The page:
Mrs Robertson was 34 years old and someone you could not help but like. She was cheerful, always turned up to reviews when asked and never troubled us with minor ailments.
In fact, since the birth of her two children we rarely saw her apart from follow-up visits for her oral contraception. So when she presented complaining of a headache, I was quite surprised. But it was soon obvious that this was no ordinary headache.
She volunteered that although she had the occasional headache, this one was by far the worst she had experienced. She had woken in the night with it, so by the time she came to afternoon surgery it had been there for about 10 hours and was getting worse.
She had been feeling sick since the headache began, and had vomited twice. She also said it was affecting her eyes.
My first thought was that this was a migraine with visual disturbance, perhaps aggravated by her oral contraception.
As I talked to her and performed a brief neurological examination, I became more concerned. The headache was not unilateral, the visual disturbance was persisting long after onset, and it did not involve flashing lights or similar migraine-related phenomena, but was just 'a sort of blurring'.
I found it difficult to find her lower limb reflexes, and we both felt that her right leg seemed weaker than the left.
Despite once being told by an eminent neurologist that looking at the fundi of patients presenting with headache was a waste of time, I have always done this. It only takes a minute, and I think it reassures patients that you are taking their problem seriously.
I have also never forgotten the time when I was a medical registrar and looked into the eyes of a 21-year-old soldier with long-standing intermittent headaches and saw the papilloedema that alerted me to his brain tumour.
When I examined Mrs Robertson's fundi, I saw quite distinct evidence of bilateral papilloedema. Clearly this was no ordinary headache. I spoke to the neurology SHO, who arranged her immediate admission.
I called the hospital the next day and was told she had undergone an immediate CT scan that showed a superior sagittal sinus thrombosis. She was being sedated and given heparin.
It sounded pretty grim, so I was surprised and delighted when three weeks later she walked into my surgery looking more like her normal self. She was taking warfarin, and had stopped taking her combined pill, which she had been told was the probable cause of her cerebral venous thrombosis (CVT).
In about 14 per cent of cases, there is no obvious risk factor for CVT. Apart from combined oral contraception, other associated conditions include head injury, pregnancy, dehydration, infections of the sinuses or ears, hypercoagulable states, collagen diseases, haemolytic diseases, and procedures such as lumbar puncture, jugular catheterisation or craniotomy.1
The papilloedema was caused by increased intracranial pressure from the partial or complete occlusion of a cerebral venous sinus.
Mrs Robertson was unusual in one respect, in that she had a sudden severe onset of her headache. It is much more common for the headache to be mild or moderate, and gradual in onset.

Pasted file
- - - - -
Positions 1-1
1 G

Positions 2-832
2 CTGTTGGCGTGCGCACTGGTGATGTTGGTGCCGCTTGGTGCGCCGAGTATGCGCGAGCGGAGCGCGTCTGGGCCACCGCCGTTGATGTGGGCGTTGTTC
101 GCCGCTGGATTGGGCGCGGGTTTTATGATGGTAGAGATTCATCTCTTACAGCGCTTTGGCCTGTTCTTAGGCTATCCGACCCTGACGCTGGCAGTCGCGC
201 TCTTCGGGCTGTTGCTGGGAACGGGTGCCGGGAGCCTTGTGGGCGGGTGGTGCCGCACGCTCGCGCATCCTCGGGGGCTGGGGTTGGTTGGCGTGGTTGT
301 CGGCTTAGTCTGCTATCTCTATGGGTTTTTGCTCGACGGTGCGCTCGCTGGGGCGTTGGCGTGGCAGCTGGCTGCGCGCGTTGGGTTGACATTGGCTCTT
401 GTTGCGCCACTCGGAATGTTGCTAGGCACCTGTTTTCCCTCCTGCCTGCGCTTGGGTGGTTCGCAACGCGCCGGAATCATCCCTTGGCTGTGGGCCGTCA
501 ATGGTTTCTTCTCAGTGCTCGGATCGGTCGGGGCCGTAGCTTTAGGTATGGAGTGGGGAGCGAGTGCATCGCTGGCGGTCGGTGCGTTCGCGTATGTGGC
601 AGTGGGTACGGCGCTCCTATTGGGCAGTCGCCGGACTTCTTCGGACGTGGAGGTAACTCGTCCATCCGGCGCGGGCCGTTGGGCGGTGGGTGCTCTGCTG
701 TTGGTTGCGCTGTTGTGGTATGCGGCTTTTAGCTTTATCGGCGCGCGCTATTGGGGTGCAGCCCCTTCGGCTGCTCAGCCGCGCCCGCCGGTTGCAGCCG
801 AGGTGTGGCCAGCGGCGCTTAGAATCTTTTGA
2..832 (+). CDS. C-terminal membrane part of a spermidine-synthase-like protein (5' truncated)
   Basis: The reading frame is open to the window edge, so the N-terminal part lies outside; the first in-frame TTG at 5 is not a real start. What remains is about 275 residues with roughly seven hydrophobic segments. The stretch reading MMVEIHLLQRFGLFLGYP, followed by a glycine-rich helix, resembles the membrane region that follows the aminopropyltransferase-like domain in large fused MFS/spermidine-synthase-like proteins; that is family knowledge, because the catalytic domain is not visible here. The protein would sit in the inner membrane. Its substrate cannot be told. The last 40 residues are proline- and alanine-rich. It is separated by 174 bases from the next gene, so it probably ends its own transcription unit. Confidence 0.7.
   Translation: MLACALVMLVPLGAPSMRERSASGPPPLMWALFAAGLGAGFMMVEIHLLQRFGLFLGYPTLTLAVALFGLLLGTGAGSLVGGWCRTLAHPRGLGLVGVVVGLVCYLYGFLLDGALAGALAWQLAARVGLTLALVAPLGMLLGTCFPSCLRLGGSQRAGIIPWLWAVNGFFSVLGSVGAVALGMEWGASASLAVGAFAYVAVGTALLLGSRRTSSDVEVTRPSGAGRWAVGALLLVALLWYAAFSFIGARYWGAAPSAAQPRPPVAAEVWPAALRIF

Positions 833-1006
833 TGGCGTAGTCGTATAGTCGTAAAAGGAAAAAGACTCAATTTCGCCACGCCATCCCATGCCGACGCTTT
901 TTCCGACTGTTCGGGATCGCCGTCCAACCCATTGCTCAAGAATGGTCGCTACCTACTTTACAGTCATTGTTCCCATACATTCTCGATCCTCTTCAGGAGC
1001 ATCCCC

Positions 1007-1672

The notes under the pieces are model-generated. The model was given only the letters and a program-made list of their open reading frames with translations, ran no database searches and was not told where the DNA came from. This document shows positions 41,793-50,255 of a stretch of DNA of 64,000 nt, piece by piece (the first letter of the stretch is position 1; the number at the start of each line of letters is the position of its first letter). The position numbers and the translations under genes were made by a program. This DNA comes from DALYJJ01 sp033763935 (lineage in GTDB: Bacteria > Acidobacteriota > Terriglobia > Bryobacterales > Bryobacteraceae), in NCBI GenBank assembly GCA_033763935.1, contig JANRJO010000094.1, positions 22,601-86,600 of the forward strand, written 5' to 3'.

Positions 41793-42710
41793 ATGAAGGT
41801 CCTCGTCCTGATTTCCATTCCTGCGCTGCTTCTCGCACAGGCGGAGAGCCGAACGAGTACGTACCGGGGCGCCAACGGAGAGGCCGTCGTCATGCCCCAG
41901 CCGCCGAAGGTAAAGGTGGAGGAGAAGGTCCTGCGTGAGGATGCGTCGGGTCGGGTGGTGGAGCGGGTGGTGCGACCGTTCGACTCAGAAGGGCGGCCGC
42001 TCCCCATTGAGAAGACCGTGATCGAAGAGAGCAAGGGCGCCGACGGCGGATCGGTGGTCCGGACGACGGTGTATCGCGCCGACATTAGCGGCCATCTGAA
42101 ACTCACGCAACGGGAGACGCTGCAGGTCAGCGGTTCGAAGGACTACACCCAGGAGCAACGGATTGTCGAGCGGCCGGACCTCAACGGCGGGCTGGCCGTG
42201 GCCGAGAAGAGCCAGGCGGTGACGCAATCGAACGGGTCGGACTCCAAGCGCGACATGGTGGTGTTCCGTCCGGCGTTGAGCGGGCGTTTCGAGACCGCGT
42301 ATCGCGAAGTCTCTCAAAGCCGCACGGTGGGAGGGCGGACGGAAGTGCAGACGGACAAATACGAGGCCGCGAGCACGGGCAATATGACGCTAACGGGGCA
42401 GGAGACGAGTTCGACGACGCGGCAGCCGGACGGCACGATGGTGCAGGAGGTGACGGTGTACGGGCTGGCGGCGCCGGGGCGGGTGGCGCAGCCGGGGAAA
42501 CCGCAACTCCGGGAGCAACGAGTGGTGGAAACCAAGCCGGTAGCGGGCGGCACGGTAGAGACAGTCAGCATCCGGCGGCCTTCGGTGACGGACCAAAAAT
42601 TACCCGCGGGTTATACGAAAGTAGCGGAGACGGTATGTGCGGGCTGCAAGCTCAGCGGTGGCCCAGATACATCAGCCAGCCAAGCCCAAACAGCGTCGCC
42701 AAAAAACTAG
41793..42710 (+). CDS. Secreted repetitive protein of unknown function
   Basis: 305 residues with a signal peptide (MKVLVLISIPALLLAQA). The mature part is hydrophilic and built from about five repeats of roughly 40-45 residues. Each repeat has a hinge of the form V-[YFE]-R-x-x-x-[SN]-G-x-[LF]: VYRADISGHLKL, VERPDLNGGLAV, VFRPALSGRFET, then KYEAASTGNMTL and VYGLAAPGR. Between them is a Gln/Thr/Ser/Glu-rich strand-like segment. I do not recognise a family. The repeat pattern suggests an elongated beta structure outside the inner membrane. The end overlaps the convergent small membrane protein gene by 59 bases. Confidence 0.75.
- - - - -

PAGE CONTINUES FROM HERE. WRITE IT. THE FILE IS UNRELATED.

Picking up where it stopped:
In the most severe cases, there is a decreasing level of consciousness. This may be due to repeated seizures or from generalised swelling of the brain with herniation.
Cavernous sinus thrombosis is almost always associated with infection of the paranasal sinuses. In these cases there is often evidence of ocular movement abnormalities, periorbital oedema and proptosis.
Other recognised patterns of symptomatology can occur if the transverse or sigmoid sinuses are affected, or the jugular bulb is involved.
Headache in some form occurs in nearly 90 per cent of patients, but papilloedema, general or focal seizures, and evidence of paresis are only found in about one third of cases.2
The differential diagnosis of CVT includes subarachnoid haemorrhage, ischaemic stroke, intracranial haemorrhage, brain tumour and intracranial abscess.
I was surprised to find that anticoagulation is the mainstay of treatment, even in patients with evidence of cerebral ischaemia or haemorrhage. The warfarin is continued for four to six months, unless there is a predisposition to coagulation.
Thrombolytic therapy is reserved for those who deteriorate despite anticoagulation.
If the diagnosis is made early, as was happily the case with Mrs Robertson, the prognosis is remarkably good, with full recovery in some 70 per cent of cases. Of the other 30 per cent, two thirds are left with some degree of neurological deficit, and one third die.
Surprisingly, the development of seizures or a comatose state does not significantly affect the short-term outcome and all cases should be treated vigorously. The long-term recurrence rate is 20 per cent.
It was worrying that a healthy young woman had developed this potentially life-threatening complication and I wondered whether I should reconsider my screening procedures for this form of contraception.
Data on how many cases of CVT are caused by combined oral contraceptives are thin on the ground, but I did discover that the overall incidence of the condition is of the order of three to four cases per million of the population.
So I feel more relaxed about it now and have probably seen my one case for several professional lifetimes.
- Dr Barnard is a former GP in Fareham, Hampshire
1. Fink J N, McAuley D L. Cerebral venous sinus thrombosis: a diagnostic challenge. Int Med J 2001; 31: 384-90.
2. Schwedt T J, Matharu M S, Dodick D W. Thunderclap headache. Lancet Neurol 2006; 5: 621-31.